Brand Upon the Brain!
2007Director: Guy Maddin
Cast: Gretchen Krich, Maya Lawson, Katherine E. Scharhon
his latest of Guy Maddin’s antiquarian, cinephilic comic-melodramas—for two decades, he’s brewed up an oeuvre of contemporary art-film perversities squeezed into mutations of long-obsolete genres—finds its White Whale in a figure that’s dominated movies since Griffith: Mother. Specifically, the imperious materfamilias of weak-willed antihero Guy Maddin, a housepainter who’s returned to his island home (in Bergmanic desolation) to slap three coats onto the orphanage/lighthouse where he grew up, per his purportedly dying mom’s request. We’re soon pitched into his inflamed memories of youth, and the curious habits of one of the more indelible monster/mamas since Peter Jackson’s Dead Alive. Mother Maddin (Gretchen Krich) keeps tabs on Young Guy (Sullivan Brown) and lusty teen Sis (Maya Lawson) from her tower perch via mega-powered searchlight, a trance-inducing foghorn, and an “aerophone” of her inventor-husband’s making: gramophone-like walkie-talkies that emit a horrid squawk and can only be powered by LOVE or RAGE (as lurid intertitles cap them). Whirling atop the lighthouse in a surveillance throne that spins 360 degrees, she marshals the island’s children at the tip of a clitoral symbol.
Mother insistently drives her orphan charges to maniacally scrub dirt from the floor and stairs, then KOs them with clouds of “sleeping gas” at bedtime. She fixes her tousle-haired, coquettish daughter with an icy glare and observes, “You look like you just left the bed of a seducer.” (Despite the purplish rhetoric, we’ve all heard equivalent damnations in the throes of adolescence.) Occasionally bathing in a tub of turpentine to “wash the sin away,” she can be overcome with hysteria in recounting being cut from her own mother’s belly by a knife-wielding infertile aunt, or by bouts of maternal love that compel her to raise Guy’s nightgown and dotingly kiss his tush. All of this is “too much for Guy!!” as another recurring title card exclaims. His rapt devotion to famous girl detective Wendy Hale (Katherine E. Scharhon) is derailed when her investigation of shady doings in the orphanage is taken over by Wendy’s slick brother Chance—actually Wendy in a cap and pants, the better to indulge her erotic craving for Sis. All this youthful carnality and demented parenting (Dad is seen almost exclusively from behind, at work in his Frankensteinian lab) leads to horrible discoveries and worse consequences, amid the dripping of revivifying “nectar” and re-animated corpses…
The critic Jonathan Rosenbaum has classified the thing Maddin does as “deranged heterosexual camp,” but the copious sensuality is generous with nudity of both sexes, and makes for a giddy polymorphous stew (particularly in a movie crafted to look like it’s from 1928) … and “camp” seems to dismiss the weight of the passions and primal scenes very apparent within the magic-lantern form and the wacky milieu. (Whatever autobiographical impulses guide the filmmaker, at least his namesake here is a fate-tossed, ineffectual boy; last time out in Cowards Bend the Knee, Guy Maddin was a compulsive, hockey-playing strangler.) Like traditional macabre fables, Brand is laden with remembered familial traumas. The needless amputations of other Maddin epics are absent, but there’s the awful legacy of an electrocuted sibling, and kiddie campfire merriment over forebears’ homicides. If anything, the director and his regular co-writer George Toles overstuff their plots with baroque strangeness, recalling the psych-folk songs of Robyn Hitchcock that burst with frogs, insects and ghosts. But the piston-rapid montages and inventive low-budget optical tricks supply the energy to keep the story from drowning in its fierce psychosexual tides.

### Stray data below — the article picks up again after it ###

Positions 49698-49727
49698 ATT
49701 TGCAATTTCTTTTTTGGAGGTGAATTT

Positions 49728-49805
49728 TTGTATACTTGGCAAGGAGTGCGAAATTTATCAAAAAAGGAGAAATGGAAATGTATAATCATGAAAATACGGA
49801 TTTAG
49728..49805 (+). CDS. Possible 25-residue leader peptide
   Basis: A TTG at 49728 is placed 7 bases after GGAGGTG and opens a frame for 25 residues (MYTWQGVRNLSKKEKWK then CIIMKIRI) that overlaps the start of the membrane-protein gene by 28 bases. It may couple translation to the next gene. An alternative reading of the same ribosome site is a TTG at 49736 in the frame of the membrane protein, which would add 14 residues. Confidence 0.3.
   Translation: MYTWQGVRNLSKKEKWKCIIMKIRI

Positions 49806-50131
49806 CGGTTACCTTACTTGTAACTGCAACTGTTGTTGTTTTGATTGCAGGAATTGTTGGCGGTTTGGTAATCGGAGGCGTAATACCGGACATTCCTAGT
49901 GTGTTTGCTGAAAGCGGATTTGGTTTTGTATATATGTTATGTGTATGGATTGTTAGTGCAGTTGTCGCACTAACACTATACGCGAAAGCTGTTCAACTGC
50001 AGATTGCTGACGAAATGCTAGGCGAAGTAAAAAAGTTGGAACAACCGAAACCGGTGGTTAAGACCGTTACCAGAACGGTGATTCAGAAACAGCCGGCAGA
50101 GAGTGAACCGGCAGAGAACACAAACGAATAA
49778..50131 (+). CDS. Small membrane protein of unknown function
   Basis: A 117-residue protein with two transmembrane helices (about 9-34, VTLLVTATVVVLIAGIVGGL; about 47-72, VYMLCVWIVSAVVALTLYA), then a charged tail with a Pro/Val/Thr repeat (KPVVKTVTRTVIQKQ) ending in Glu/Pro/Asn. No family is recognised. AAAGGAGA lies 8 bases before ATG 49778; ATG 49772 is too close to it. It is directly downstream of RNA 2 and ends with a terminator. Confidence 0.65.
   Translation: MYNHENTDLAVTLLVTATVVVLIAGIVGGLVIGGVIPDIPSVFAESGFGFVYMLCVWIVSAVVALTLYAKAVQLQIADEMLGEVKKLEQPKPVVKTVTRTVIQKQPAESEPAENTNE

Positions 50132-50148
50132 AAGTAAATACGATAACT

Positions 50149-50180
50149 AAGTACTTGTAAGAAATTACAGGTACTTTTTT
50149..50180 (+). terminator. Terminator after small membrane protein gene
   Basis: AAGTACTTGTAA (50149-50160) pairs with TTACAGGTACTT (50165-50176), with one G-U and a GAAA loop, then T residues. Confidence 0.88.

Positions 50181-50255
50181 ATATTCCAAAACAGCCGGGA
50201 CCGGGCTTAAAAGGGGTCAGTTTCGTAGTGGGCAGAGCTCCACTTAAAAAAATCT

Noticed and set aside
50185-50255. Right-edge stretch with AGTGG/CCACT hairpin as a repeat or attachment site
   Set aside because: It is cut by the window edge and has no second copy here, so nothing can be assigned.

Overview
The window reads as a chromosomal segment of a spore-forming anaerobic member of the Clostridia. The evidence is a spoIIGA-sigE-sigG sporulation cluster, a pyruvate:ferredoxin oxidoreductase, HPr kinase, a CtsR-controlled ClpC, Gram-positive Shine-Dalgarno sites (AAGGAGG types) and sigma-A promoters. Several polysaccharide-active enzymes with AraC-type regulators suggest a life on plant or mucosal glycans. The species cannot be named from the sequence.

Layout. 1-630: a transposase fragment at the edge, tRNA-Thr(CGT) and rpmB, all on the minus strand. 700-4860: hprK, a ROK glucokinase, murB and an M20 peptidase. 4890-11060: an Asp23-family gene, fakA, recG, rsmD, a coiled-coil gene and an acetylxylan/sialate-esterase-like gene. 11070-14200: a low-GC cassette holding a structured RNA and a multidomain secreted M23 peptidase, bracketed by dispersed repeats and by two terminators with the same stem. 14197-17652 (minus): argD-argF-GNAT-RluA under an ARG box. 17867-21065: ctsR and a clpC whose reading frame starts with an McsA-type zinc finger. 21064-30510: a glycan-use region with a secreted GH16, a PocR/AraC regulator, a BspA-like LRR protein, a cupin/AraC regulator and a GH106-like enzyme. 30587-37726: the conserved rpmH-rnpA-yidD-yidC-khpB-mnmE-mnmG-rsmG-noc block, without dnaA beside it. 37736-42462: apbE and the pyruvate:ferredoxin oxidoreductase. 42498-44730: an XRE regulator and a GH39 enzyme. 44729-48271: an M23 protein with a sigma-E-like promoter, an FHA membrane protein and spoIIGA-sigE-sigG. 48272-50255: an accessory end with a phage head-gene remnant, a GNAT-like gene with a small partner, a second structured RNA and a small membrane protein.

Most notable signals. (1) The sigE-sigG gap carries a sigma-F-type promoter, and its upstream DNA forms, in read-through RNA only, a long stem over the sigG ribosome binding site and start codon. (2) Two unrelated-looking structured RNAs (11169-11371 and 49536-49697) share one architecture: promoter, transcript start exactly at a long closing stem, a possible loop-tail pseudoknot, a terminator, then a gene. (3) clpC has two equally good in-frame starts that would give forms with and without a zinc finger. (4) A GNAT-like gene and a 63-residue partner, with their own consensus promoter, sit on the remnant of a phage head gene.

Besides a dash of Bergman and the eerie fetishes of Eraserhead-era David Lynch, the farrago of Brand Upon the Brain! recalls the ’20s horror films of Tod Browning, juvenile horror and detective pulp, Grand Guignol, and the pansexual ’50s cinema of Jack Smith. Developing and shooting the script quickly for Seattle’s non-profit The Film Company, the Canadian conjurer Maddin here matches and occasionally surpasses his similarly styled Cowards in lunacy and fever-dream wigginess. Brand has been screened at festivals and in a few cities as a big-event “live show” with onstage musicians, “interlocutor” (narrator) and white-coated sound effects artists. But even in its soundtracked version it’s scarcely “silent”: The Pixelvision-like, grainy black-and-white images (and the accompanying pixilated ideas) are cut to a splendid, strings-heavy score by Jason Staczek, deadpan narration by Isabella Rossellini, and an aggressive mélange of aural stimuli (paint slapping, the flappp of Sis instantly draping herself when caught en flagrante with Wendy, sea waves, a hole being crunchily drilled into a child’s head). Divided into a dozen chapters with headings like “A Quivering Mass of Flesh,” Brand in its final scenes may not have the neatly poetic tragicomedy of Maddin’s best feature, The Saddest Music in the World, but its mythic nuttiness gets under your skin just as these archetypal figures gradually penetrate each other’s subterfuges, skulls, and orifices.
Brand Upon the Brain! is playing in limited release.
By: Bill Weber
Published on: 2007-06-06